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Lying, Unethical Executives: Is This How They Get Started?


Studies show collegiate liars and cheats make for dishonest, corner-cutting employees.

Who Is Lying in Your Workplace?

David Larcker and Anastasia Zakolyukina of Stanford's Graduate School of Business released a study in 2010, entitled "Detecting Deceptive Discussions in Conference Calls," for which they studied 30,000 conference calls. They documented the below five tendencies to detect lying (as per Psychology Today).

1. Lack of specifics. Liars tend to speak in general terms, using descriptive terms like "fantastic." and tended to shy away from actual information about the workplace's bottom line.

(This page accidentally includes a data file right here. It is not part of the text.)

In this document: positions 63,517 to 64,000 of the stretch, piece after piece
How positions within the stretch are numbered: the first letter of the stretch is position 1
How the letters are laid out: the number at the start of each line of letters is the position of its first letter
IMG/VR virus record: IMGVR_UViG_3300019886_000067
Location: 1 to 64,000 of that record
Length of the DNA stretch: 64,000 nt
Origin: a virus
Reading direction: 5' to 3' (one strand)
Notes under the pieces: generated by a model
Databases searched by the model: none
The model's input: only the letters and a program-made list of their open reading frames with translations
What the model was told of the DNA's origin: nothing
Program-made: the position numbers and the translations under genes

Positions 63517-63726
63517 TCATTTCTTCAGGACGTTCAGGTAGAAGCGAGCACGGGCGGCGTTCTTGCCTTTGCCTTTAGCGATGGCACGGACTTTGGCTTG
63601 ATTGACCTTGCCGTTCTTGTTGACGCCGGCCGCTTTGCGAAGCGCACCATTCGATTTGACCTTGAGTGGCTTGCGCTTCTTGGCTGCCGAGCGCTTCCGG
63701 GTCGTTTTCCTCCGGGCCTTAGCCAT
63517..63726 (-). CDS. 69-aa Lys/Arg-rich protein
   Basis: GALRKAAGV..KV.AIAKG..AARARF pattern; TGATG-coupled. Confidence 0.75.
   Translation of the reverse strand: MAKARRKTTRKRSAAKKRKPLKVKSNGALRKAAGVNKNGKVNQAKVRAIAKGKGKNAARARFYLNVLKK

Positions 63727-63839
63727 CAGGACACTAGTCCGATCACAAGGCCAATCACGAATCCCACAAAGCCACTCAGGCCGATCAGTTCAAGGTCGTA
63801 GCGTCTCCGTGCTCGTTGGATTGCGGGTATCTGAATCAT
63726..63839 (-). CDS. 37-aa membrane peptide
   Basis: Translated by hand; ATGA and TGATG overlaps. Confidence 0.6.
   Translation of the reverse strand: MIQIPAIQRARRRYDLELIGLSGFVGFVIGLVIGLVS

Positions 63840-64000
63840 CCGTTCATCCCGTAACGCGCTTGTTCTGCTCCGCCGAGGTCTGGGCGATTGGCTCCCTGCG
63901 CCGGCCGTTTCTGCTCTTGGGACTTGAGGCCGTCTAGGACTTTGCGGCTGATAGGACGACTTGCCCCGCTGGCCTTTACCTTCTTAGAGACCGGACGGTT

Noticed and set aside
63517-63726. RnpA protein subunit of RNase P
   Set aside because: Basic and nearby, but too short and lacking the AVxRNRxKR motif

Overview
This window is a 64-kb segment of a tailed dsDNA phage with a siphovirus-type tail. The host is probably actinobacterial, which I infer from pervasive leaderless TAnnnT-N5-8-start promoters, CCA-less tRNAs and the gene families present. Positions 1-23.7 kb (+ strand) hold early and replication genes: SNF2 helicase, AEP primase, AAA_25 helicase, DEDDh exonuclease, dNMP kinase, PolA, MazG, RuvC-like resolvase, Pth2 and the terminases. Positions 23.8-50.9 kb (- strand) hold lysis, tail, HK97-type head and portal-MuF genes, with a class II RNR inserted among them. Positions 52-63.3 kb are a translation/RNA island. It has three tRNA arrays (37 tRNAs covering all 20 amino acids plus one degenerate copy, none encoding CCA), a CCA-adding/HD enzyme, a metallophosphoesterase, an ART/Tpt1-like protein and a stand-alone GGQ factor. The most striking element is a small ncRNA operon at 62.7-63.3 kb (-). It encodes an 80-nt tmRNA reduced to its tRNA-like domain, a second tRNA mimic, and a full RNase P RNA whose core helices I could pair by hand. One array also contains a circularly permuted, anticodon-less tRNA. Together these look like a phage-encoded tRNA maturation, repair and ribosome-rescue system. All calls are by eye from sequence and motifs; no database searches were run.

2. Exaggeration. Liars tended to speak in superlatives, shying away from phrases like "good."

3. Choice of speech. Liars were shown to use third person, and avoided the "I" construction.

4. Clarity of thought. Liars were less likely to pause in speaking, employing fewer "ums" and "ahs."

5. Increased swearing. Liars simply let loose more curses. One famous example was when Enron's Jeff Skilling called a questioner an "a**hole" after he challenged Skilling's assessment of Enron's financial conditions early last decade.
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